Other News of Note
Sophie Hirsh, Green Matters
From Sept. 15 to Oct. 15, we are celebrating National Hispanic Heritage Month, a 30-day period dedicated to honoring the contributions and culture that Hispanic and Latinx Americans have shared with society — though we think it’s important to honor the Hispanic and Latinx communities every day of the year. There are numerous incredible Latinx and Hispanic activists in the climate movement, who all use their platforms to advocate for intersectional climate justice. Read on for a list of nine amazing young Latinx and Hispanic climate activists who are leading the climate movement, whether they’re doing so via online education, in-person strikes, or speeches that gain the attention of world leaders.
Marcus Moore, The Nation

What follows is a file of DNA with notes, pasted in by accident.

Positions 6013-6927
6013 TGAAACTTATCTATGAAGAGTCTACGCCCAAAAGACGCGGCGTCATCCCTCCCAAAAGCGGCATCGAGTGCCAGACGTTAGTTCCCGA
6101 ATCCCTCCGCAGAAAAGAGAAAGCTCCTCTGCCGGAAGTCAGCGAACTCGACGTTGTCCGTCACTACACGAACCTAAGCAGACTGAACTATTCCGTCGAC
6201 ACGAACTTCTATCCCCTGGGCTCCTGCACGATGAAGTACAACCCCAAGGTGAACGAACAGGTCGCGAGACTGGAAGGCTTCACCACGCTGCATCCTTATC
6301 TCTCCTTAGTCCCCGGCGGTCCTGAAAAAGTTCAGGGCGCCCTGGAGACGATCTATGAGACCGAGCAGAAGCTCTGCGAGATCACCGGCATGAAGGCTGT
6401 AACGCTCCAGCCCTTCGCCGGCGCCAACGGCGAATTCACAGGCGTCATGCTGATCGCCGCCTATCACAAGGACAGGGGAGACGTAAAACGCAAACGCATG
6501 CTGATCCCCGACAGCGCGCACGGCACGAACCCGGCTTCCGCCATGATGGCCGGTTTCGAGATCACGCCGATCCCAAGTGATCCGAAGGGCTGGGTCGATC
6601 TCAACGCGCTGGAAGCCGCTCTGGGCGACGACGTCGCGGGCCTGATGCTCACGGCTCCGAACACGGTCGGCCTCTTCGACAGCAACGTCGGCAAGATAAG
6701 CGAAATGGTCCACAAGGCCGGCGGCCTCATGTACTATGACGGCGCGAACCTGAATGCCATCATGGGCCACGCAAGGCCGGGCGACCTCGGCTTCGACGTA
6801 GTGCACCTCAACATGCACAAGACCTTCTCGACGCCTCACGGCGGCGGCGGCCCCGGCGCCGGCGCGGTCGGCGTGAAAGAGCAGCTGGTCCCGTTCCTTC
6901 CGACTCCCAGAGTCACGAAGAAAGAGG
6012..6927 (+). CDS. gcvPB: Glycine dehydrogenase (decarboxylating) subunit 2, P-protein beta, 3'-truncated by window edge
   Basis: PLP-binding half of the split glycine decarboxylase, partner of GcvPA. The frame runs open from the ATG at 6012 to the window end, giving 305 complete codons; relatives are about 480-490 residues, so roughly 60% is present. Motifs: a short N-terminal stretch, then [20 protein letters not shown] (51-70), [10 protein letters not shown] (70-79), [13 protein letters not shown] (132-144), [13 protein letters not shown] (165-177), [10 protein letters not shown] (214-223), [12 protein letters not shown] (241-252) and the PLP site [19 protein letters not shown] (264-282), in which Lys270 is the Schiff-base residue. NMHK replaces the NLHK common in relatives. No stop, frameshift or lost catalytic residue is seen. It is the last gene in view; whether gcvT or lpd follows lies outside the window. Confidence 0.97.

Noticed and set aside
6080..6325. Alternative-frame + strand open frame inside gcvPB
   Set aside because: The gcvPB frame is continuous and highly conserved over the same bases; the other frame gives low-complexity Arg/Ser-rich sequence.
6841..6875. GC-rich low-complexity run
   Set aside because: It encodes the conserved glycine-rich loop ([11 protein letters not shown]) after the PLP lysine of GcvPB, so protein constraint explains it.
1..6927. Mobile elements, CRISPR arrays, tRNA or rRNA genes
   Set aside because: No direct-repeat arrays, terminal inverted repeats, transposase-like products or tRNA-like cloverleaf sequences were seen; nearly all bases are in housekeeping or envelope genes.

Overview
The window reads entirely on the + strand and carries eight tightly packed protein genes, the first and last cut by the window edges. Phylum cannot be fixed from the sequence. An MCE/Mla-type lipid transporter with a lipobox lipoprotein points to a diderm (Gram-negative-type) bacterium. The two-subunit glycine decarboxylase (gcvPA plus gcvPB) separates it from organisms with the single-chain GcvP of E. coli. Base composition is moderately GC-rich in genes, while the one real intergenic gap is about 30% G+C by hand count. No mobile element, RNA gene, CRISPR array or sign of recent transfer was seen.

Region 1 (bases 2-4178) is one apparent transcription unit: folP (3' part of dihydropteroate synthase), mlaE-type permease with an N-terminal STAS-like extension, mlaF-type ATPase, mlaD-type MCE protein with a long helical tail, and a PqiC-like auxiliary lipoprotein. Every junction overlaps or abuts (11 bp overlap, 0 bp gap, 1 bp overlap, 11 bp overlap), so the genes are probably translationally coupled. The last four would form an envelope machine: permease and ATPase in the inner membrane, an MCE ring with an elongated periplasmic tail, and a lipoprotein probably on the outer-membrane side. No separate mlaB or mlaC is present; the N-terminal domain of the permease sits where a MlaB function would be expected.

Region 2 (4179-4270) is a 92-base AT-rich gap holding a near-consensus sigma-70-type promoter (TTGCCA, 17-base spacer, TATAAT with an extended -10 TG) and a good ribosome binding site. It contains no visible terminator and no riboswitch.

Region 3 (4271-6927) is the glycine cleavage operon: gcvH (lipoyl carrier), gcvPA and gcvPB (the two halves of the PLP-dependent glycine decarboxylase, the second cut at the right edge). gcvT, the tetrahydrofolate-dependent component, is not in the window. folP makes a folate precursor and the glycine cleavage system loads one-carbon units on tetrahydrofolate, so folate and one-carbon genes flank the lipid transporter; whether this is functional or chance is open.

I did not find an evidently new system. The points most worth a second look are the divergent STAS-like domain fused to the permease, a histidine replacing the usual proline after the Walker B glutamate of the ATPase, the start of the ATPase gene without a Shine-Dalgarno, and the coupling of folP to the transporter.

When Kendrick Lamar was 5, he saw a teenage drug dealer gunned down in front of his apartment building. “A guy was out there serving his narcotics and somebody rolled up with a shotgun and blew his chest out,” he once told NPR. “It [did] something to me right then and there. It let me know that this is not only something that I’m looking at, but it’s something that maybe I have to get used to.” Then, at the age of 8, Kendrick was walking home from Ronald E. McNair Elementary School, past the Tam’s Burgers on Rosecrans Avenue, when he saw a man get shot and killed in the drive-through as he ordered his food. As a child, he toed a fine line between morality and street shit. Too many wrong moves, and Kendrick—the same guy whose music has traveled the globe several times over—would not have made it out of his hometown of Compton, Calif. Although one could say in retrospect that Kendrick’s ascension was ordained, he also needed some luck, a ton of goodwill, and a lot of support from family and friends to pull through.